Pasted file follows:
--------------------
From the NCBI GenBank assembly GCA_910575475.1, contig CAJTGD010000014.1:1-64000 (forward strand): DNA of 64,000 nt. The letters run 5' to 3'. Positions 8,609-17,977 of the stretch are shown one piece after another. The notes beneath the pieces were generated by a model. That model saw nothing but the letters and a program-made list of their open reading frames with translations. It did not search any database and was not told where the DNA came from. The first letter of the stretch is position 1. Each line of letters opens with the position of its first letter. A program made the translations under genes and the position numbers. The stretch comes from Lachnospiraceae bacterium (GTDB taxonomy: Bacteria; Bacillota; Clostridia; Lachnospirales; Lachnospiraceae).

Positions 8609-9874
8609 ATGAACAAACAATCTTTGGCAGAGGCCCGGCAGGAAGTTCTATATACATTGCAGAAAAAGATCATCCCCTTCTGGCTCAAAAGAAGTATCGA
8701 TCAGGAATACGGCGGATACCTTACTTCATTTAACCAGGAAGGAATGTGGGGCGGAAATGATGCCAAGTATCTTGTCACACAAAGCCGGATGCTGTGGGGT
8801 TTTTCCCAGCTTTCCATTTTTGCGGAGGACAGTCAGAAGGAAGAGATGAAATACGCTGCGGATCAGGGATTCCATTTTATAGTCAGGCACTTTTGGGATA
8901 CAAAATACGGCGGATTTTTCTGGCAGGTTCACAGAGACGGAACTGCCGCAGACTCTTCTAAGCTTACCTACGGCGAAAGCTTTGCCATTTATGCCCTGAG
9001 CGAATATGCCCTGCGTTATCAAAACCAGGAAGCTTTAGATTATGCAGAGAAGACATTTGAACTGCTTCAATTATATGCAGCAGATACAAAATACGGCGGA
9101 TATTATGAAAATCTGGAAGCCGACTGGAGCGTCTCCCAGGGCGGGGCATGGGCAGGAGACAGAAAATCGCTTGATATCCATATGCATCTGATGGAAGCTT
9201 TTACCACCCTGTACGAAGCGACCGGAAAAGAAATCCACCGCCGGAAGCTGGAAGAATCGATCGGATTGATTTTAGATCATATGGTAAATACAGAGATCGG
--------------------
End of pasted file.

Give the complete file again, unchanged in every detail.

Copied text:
From the NCBI GenBank assembly GCA_910575475.1, contig CAJTGD010000014.1:1-64000 (forward strand): DNA of 64,000 nt. The letters run 5' to 3'. Positions 8,609-17,977 of the stretch are shown one piece after another. The notes beneath the pieces were generated by a model. That model saw nothing but the letters and a program-made list of their open reading frames with translations. It did not search any database and was not told where the DNA came from. The first letter of the stretch is position 1. Each line of letters opens with the position of its first letter. A program made the translations under genes and the position numbers. The stretch comes from Lachnospiraceae bacterium (GTDB taxonomy: Bacteria; Bacillota; Clostridia; Lachnospirales; Lachnospiraceae).

Positions 8609-9874
8609 ATGAACAAACAATCTTTGGCAGAGGCCCGGCAGGAAGTTCTATATACATTGCAGAAAAAGATCATCCCCTTCTGGCTCAAAAGAAGTATCGA
8701 TCAGGAATACGGCGGATACCTTACTTCATTTAACCAGGAAGGAATGTGGGGCGGAAATGATGCCAAGTATCTTGTCACACAAAGCCGGATGCTGTGGGGT
8801 TTTTCCCAGCTTTCCATTTTTGCGGAGGACAGTCAGAAGGAAGAGATGAAATACGCTGCGGATCAGGGATTCCATTTTATAGTCAGGCACTTTTGGGATA
8901 CAAAATACGGCGGATTTTTCTGGCAGGTTCACAGAGACGGAACTGCCGCAGACTCTTCTAAGCTTACCTACGGCGAAAGCTTTGCCATTTATGCCCTGAG
9001 CGAATATGCCCTGCGTTATCAAAACCAGGAAGCTTTAGATTATGCAGAGAAGACATTTGAACTGCTTCAATTATATGCAGCAGATACAAAATACGGCGGA
9101 TATTATGAAAATCTGGAAGCCGACTGGAGCGTCTCCCAGGGCGGGGCATGGGCAGGAGACAGAAAATCGCTTGATATCCATATGCATCTGATGGAAGCTT
9201 TTACCACCCTGTACGAAGCGACCGGAAAAGAAATCCACCGCCGGAAGCTGGAAGAATCGATCGGATTGATTTTAGATCATATGGTAAATACAGAGATCGG